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Taxes on companies and the rich

Recent years have seen increased interest in the share of income that accrues to the richest in society. We will be providing new evidence on the scale and sources of income for those at the top of the distribution and setting out how tax policy can address top income inequality.

Business and capital incomes – increasingly important at the top

Income from business ownership accounts for a large, and, in some countries, growing share of top incomes. In general, capital gains and dividend income are more lightly taxed than employment income. These policy choices are central to our ability to redistribute from rich to poor, and are arguably unfair when similar people earning the same overall income pay very different tax bills depending on the source of their income. We will provide new evidence on the extent to which business owners are at the top of the income distribution and on whether it is the same people that have high incomes each year or whether different people move in and out as their income fluctuates.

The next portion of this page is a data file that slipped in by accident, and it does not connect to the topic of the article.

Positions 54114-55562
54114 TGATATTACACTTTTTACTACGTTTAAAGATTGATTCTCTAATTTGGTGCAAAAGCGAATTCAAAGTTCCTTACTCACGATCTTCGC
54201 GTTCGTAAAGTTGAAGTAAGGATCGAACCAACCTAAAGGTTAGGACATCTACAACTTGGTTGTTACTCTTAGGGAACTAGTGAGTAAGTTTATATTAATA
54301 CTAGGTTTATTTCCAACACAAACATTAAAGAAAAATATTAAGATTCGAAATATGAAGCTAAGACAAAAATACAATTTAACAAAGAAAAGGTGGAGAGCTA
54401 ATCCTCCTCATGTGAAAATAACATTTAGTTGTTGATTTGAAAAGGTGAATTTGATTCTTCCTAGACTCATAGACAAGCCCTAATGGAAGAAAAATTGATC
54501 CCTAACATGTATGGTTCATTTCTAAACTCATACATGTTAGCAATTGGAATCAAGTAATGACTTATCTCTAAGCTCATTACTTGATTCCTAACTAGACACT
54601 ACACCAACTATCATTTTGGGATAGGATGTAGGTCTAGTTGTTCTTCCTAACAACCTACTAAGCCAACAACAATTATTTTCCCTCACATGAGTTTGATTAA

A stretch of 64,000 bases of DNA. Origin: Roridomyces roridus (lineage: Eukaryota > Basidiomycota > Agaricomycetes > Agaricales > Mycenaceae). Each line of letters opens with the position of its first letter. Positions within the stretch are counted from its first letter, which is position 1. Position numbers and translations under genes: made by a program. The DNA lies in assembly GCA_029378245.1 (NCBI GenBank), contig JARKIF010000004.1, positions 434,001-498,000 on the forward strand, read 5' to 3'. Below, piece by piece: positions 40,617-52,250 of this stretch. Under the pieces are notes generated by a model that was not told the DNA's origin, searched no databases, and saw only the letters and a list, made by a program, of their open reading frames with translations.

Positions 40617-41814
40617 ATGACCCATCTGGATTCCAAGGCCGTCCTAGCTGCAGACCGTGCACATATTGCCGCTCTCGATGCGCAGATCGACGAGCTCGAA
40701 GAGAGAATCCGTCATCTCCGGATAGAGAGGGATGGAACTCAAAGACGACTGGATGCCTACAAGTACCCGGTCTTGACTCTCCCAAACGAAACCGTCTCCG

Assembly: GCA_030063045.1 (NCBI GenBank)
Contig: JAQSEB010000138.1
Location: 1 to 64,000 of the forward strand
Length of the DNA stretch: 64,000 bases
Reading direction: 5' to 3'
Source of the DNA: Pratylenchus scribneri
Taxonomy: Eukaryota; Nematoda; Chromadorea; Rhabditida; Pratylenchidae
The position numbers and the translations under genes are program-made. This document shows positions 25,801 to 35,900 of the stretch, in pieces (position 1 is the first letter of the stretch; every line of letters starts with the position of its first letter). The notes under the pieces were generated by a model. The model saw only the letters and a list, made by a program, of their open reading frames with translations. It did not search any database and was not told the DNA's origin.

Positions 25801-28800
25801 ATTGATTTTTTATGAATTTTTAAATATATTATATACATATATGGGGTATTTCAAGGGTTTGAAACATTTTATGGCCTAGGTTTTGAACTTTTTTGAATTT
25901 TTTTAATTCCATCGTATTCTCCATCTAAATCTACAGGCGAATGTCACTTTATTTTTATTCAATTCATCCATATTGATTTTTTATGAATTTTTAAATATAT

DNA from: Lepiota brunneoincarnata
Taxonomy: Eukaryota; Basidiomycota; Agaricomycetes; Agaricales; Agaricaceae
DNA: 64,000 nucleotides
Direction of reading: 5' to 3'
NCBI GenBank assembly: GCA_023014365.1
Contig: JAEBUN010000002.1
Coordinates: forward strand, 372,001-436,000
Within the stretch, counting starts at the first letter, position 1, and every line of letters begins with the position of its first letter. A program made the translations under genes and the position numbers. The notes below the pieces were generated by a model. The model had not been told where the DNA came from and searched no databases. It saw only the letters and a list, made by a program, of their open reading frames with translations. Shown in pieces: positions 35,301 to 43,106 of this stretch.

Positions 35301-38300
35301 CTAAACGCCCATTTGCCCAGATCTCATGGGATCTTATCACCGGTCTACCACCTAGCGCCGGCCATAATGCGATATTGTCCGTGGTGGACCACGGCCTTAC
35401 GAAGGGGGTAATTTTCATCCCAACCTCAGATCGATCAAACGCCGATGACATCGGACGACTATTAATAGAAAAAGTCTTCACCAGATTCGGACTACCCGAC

Good tax design requires understanding context and unintended consequences

Taxation crucially affects the incentives that people face and choices they make. Higher taxes can, for example, lead people to work less, move abroad, or shelter their money in an offshore account. It is important to take all these responses, which will depend on institutional context, into account when designing tax policies to tackle income inequality. We will draw on the best available evidence on how people respond to taxes and on the incidence of different taxes (i.e. who ultimately bears the burden of a tax) in setting out tax policy options.

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